The Premier League was once the ‘best’. Then it was ‘most competitive’. There’s a balance to be had between the two: complete randomness isn’t interesting, nor is immense elite talent that never loses a match.
Liverpool and Manchester City battled out an epic title race in 2018/19. It was the two best teams in Europe going toe-to-toe, their encounters were tense.
The rest of the season, though, despite the pressure of pursuing a trophy, bordered on procession. They never seemed likely to lose a match.
City have fallen off the pace in 2019/20 – Liverpool have barely broken sweat on their way to a first top-flight title since 1990. There’s not been parity between the top two, let alone the rest of the division.
The quality argument took a hit of sorts on Wednesday night too, as Liverpool were dumped out of the Champions League by Atletico Madrid - despite an excellent performance in the second leg.
A Premier League Netflix-style service will have millions of fans across the globe excited still.
The question of quality and parity, and where the Premier League is right now, doesn’t seem to be hurting the league as a business, but it’s a topic worth looking at and Champions League results might be a useful indicator.
Liverpool are European champions after an All-English final in 2019, but that doesn’t represent the performance of English clubs on the biggest stage.
From 2010/11 to 2018/19, there were just seven Premier League clubs in Champions League semi-finals, with two of them coming in 2018/19.
There were 15 Premier League clubs in Champions League semi-finals from 2000/01 to 2008/09 with a marked peak towards the end of the decade. English football was dominant, though there were only two winners in the noughties.
Performance in knockout football is a far from perfect barometer of a league’s quality, but it might be the best indicator we have.
Fortunate plays a major role – both in matches and the draws. Quality tends to shine through over a longer period, though, and that’s what has happened.
The best Premier League clubs have struggled to keep pace with Juventus, Barcelona, Real Madrid and Bayern.
The days of three Premier League clubs in the last four are a distant memory, a time when Steven Gerrard, Paul Scholes and Frank Lampard were actually playing rather than just a topic of fury-provoking debate.
Perhaps that’s the basis of any criticism of the Premier League’s quality. The league isn’t just worse at the very top, it’s shallower too.
There’s usually a legitimate Champions League contender from the Premier League, but it’s rare there’s more than one without a gluttonous dollop of fortune and freak knockout football.
The teams in the Champions League are going to have stronger squads than the newly promoted sides. That’s a given and necessary part of competitive sport. Some teams will be better than others.
Parity isn’t just financial, it isn’t just about the best Premier League referees giving fair decisions.
The transfer of players from the non-elite in the Premier League to the best clubs is inevitable, but it has become a symbol of talent inequality the league has now more than ever.
Xherdan Shaqiri and Riyad Mahrez are two such examples.
Shaqiri was one of the most gifted players outside the top six when he was at Stoke, and he single-handedly kept them fighting against relegation in their most recent top flight campaign.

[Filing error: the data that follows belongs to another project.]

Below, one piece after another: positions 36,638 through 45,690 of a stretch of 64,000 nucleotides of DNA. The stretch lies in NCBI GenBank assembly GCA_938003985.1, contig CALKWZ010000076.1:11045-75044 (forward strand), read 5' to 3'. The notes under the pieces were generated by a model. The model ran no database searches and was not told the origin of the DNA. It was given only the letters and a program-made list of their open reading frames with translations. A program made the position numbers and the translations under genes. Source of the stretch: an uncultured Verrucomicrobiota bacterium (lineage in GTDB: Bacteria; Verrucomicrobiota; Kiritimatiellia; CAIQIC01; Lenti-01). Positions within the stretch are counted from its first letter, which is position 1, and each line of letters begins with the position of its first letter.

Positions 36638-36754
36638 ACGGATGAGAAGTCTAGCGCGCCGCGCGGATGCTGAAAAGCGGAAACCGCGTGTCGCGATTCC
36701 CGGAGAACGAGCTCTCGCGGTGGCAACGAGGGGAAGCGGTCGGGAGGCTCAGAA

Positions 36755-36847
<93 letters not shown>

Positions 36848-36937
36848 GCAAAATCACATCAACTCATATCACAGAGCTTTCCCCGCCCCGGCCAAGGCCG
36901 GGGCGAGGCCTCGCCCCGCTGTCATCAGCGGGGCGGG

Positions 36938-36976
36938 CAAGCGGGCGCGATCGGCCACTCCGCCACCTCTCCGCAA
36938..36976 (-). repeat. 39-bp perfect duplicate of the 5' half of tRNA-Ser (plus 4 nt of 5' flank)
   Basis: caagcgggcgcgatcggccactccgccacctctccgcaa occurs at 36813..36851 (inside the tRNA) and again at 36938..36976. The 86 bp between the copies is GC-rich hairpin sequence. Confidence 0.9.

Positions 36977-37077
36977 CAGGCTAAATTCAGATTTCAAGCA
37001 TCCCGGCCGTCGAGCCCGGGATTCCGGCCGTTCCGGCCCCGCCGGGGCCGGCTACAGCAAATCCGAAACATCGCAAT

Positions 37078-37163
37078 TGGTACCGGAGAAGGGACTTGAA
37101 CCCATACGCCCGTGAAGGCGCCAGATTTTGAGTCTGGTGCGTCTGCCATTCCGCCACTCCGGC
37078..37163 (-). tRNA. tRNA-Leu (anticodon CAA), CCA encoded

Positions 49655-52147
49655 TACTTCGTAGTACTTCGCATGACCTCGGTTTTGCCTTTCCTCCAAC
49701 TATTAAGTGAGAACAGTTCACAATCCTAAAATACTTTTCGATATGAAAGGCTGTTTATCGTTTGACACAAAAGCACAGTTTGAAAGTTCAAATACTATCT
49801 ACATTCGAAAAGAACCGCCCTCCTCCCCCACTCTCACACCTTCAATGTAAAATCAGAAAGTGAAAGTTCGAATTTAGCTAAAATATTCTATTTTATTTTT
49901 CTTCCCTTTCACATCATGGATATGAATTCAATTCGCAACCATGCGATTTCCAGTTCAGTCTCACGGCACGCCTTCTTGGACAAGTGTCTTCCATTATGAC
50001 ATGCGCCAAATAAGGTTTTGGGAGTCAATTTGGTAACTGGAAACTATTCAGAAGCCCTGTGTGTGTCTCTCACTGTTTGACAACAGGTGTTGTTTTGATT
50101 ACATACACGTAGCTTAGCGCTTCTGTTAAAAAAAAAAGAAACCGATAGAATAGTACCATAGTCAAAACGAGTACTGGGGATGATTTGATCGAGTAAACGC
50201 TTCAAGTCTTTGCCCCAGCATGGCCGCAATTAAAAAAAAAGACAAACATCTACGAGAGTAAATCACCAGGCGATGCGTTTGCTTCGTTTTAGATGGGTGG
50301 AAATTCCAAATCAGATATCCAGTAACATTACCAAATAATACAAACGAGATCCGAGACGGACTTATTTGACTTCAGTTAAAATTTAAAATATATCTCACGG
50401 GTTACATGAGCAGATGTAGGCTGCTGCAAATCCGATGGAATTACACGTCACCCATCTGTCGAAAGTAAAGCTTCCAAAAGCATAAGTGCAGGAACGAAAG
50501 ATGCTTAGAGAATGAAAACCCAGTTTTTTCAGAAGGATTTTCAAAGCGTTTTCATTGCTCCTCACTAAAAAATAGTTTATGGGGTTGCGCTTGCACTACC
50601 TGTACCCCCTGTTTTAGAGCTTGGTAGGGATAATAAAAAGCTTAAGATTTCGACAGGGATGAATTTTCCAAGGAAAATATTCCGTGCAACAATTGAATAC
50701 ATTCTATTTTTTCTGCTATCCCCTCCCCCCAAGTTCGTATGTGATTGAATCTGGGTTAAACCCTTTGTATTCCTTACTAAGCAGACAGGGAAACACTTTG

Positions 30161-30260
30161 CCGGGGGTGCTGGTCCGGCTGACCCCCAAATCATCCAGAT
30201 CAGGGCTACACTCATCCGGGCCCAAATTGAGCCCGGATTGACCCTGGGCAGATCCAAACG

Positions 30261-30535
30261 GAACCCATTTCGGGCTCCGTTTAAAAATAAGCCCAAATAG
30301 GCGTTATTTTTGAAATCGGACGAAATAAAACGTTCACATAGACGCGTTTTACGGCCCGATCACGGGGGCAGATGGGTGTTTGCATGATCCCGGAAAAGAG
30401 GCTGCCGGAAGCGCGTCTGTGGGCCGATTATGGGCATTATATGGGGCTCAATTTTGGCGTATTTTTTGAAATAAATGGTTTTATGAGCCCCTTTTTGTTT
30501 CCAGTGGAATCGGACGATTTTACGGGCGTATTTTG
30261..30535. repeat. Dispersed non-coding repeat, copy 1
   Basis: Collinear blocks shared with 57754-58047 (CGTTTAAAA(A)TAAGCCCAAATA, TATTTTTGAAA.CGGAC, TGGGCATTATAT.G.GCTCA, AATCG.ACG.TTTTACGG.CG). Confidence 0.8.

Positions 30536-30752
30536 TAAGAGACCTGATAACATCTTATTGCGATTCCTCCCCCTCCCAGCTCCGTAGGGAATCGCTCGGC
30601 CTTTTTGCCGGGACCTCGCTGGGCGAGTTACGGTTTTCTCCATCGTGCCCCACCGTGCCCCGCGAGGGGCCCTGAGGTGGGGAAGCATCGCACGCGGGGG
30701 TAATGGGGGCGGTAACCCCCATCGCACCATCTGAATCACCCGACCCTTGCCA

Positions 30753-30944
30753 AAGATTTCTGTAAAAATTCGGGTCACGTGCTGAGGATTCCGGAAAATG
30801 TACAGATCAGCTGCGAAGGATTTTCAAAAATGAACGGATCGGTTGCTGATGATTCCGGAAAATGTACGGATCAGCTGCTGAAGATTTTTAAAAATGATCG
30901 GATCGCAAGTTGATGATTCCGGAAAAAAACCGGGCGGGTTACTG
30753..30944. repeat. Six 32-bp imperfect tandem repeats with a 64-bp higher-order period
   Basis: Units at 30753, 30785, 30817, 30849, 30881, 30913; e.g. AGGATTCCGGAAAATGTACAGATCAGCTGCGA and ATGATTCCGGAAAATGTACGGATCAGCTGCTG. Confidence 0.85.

A release clause made it easy for Liverpool to sign him. Even a player of his quality, a player who would be a star for most of the league, can only get occasional bench minutes at a top club. He’s a backup.
Mahrez has flourished at Manchester City this season with Leroy Sane sidelined. His signing, though, was not filling a desperate need or building for the future.
City threw a large pot of money at Leicester City for his services, stopping him moving to a rival and adding yet more superb depth to their squad. It’s a smart signing for City, but one that should concern the Premier League.
Harry Maguire and Aaron Wan-Bissaka could be used as counter points to this. Their circumstances show Manchester United’s demise more than anything else, however.
Richarlison or Wilfried Zaha are similar to Mahrez and Shaqiri: key, standout players for their current teams, but they would rarely start for City or Liverpool.
How many minutes would Abdoulaye Doucoure get at City, Liverpool or even Chelsea?
If this matters will depend on who you ask. Seeing players leave a club to become a squad player will not sit right with a lot of football fans, and the hoarding of established talent doesn’t help the league.
It’s the nature of football, and a situation that is not going to change with the current financial system.
Top Heavy Table
English Premier League betting reminds us of how favoured the top teams often are. There’s seldom value backing Liverpool or City to win.
The competitiveness of the Premier League will fluctuate. Dominant teams come and go, and the top six disappoint and impress from year-to-year, creating either a lower standard at the top or making it seem more competitive.
Chelsea, Spurs, Arsenal and Manchester United have all made it appear a more competitive league outside the top two this year, but that could prove to be misleading next season.
Like Ligue 1, Bundesliga and La Liga, the Premier League is top heavy. The top two are barely visible on the horizon. The consequence has been a wide-open race for European spots, which wasn’t as common in the noughties.
The quality of the teams between third and sixth has dropped over the last few years, particularly in 2019/20, and it’s helped form a new sense of parity.
The Premier League landscape is very different from 10 years ago. But if you wonder whether it’s better or worse: It depends on what you value in a sports league.
*Credit for the main photo belongs to Dave Thompson / AP Photo*